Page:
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Park Falls, WI, United States

Yin H.,Huazhong Agricultural University | Li H.,Huazhong Agricultural University | Wang Y.,Huazhong Agricultural University | Ginder-Vogel M.,Environmental Chemistry and Technology Program | And 4 more authors.
Chemical Geology | Year: 2014

Natural hexagonal birnessites are enriched in various transition metals (TMs). Many studies have examined the effects of single metal doping on the structures and properties of birnessites, but none focused on the simultaneous interaction mechanism of coprecipitation of two different TMs with birnessite. In this work Co and Ni co-doped hexagonal birnessites were synthesized and characterized by powder X-ray diffraction (XRD), elemental analysis, field emission scanning electron microscopy (FE-SEM), X-ray photoelectron spectroscopy (XPS) and X-ray absorption fine structure (XAFS) spectroscopy to investigate the effects of co-doping on the structure and reactivity of birnessite and the crystal chemistry of Co and Ni. These co-doped birnessites have lower crystallinity, i.e., fewer manganese layers stacking in the c* direction, larger specific surface areas (SSAs) and increased Mn average oxidation states (AOSs) than the undoped birnessite, and Co exists in a valence of +3. Co, Ni and Mn K-edge extended X-ray absorption fine structure spectroscopy (EXAFS) spectra demonstrate an increase in edge-sharing Ni-Me (Me=Ni, Co and Mn) distances in birnessite layers with the increase of the contents of dopants while Mn-Me distances first decrease and then increase while those of Co-Me pairs are nearly constant, coupled with first a decrease and then increase of the in-plane unit-cell parameter b. The effect of co-doping on the amounts of structural Mn and K+, numbers of [MnO6] layers stacked in c* axis, and SSAs, is larger than the effects of doping with Co alone, but less than singly Ni doping. In birnessites doped with both Co and Ni, ~74-79% of the total Co and ~23-39% of the total Ni are present within the manganese layers. Compared with the spatial distribution of TM in singly doped birnessites, the coexistence of Ni hinders the incorporation of Co into the layers during birnessite crystallization; however, coprecipitation with Co has little effects, neither hindrance nor promotion, on the insertion of Ni into the layers. These results provide insight into the interaction mechanism between coexisting Co, Ni within layered Mn oxides. It further helps us to interpret the geochemical characteristics of multi-metal incorporation into natural Mn oxides and their effects on the structures and physicochemical properties of these minerals. © 2014 Elsevier B.V.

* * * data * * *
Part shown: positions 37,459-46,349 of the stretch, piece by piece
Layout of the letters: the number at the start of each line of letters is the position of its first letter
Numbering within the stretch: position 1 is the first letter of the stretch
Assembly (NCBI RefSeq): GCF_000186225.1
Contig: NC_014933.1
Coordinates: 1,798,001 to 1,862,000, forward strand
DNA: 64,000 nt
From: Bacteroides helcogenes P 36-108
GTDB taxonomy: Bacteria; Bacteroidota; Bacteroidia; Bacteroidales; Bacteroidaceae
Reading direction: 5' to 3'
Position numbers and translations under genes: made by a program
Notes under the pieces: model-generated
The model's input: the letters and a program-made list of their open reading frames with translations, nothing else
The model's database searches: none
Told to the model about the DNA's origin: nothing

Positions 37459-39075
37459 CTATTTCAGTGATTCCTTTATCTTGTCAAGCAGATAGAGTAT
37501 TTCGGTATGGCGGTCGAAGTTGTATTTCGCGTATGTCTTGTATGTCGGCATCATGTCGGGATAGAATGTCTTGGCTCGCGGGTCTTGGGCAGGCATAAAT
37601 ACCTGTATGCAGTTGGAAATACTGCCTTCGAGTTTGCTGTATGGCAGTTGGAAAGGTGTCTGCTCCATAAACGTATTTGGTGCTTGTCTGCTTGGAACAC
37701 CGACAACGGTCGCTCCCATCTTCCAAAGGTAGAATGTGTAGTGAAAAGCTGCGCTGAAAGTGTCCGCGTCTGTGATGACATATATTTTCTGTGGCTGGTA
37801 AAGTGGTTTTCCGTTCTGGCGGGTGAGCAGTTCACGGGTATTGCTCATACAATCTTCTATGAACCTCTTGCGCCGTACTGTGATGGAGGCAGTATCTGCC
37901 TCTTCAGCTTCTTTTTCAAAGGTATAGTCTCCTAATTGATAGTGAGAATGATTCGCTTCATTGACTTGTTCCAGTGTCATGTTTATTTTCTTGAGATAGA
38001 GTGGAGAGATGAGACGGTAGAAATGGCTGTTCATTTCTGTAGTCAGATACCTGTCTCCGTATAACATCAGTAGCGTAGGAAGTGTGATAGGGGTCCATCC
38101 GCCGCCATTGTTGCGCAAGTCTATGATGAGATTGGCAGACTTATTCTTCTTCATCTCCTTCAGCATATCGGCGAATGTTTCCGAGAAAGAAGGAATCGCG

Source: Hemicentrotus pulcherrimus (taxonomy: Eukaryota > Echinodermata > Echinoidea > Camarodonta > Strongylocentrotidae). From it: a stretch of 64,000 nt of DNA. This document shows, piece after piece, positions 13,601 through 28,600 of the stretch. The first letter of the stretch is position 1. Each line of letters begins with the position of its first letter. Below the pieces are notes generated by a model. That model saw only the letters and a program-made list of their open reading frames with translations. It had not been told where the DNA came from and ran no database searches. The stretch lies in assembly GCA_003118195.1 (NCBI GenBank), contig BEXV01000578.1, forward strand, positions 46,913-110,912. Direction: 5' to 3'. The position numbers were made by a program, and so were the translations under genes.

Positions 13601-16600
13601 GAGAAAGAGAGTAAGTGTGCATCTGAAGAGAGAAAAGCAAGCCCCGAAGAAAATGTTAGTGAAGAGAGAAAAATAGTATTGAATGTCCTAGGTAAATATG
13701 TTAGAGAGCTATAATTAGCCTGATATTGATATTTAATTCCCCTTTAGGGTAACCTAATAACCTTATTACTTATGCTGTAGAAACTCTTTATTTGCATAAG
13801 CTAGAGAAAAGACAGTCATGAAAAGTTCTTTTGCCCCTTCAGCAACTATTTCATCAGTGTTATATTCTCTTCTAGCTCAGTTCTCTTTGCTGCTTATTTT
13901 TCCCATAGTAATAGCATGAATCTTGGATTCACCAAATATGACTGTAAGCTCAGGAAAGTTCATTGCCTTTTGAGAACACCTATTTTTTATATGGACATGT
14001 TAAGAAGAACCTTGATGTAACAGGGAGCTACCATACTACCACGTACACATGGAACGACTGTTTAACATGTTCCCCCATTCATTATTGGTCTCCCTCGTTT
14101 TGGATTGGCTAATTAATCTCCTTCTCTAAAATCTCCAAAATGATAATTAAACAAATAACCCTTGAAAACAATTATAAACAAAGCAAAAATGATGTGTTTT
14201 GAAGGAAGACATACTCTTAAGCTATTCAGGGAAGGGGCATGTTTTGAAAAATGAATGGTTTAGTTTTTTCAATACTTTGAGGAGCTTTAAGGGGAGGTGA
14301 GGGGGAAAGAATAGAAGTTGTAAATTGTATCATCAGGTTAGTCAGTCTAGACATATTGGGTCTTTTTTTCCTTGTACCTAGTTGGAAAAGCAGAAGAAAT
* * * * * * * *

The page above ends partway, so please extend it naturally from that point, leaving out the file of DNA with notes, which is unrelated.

Rutter A.P.,Environmental Chemistry and Technology Program | Schauer J.J.,Environmental Chemistry and Technology Program | Schauer J.J.,Wisconsin State Laboratory of Hygiene | Shafer M.M.,Environmental Chemistry and Technology Program | And 7 more authors.
Environmental Science and Technology | Year: 2011

Foliar accumulations of gaseous elemental mercury (GEM) were measured in three plant species between nominal temperatures of 10 and 30 °C and nominal irradiances of 0, 80, and 170 W m-2 (300 nm-700 nm) in a 19 m 3 controlled environment chamber. The plants exposed were as follows: White Ash (Fraxinus americana; WA); White Spruce (Picea glauca; WS); and Kentucky Bluegrass (Poa partensis; KYBG). Foliar enrichments in the mercury stable isotope (198Hg) were used to measure mercury accumulation. Exposures lasted for 1 day after which the leaves were digested in hot acid and the extracted mercury was analyzed with ICPMS. Resistances to accumulative uptake by leaves were observed to be dependent on both light and temperature, reaching minima at optimal growing conditions (20 °C; 170 W m-2 irradiance between 300-700 nm). Resistances typically increased at lower (10 °C) and higher (30 °C) temperatures and decreased with higher intensities of irradiance. Published models were modified and used to interpret the trends in stomatal and leaf interior resistances to GEM observed in WA. The model captured the experimental trends well and revealed that stomatal and internal resistances were both important across much of the temperature range. At high temperatures, however, stomatal resistance dominated due to increased water vapor pressure deficits. The resistances measured in this study were used to model foliar accumulations of GEM at a northern US deciduous forest using atmospheric mercury and climate measurements made over the 2003 growing season. The results were compared to modeled accumulations for GEM, RGM, and PHg using published deposition velocities. Predictions of foliar GEM accumulation were observed to be a factor of 5-10 lower when the temperature and irradiance dependent resistances determined in this study were used in place of previously published data. GEM uptake by leaves over the growing season was shown to be an important deposition pathway (2.3-3.7 μg m-2 of one-sided leaf area; OSLA) when compared to total mercury wet deposition (1.2 μg m -2 OSLA) and estimates of reactive mercury dry deposition (0.1-6 μg m-2 OSLA). Resistance-Temperature-Irradiance relationships are provided for use in models. © 2011 American Chemical Society.

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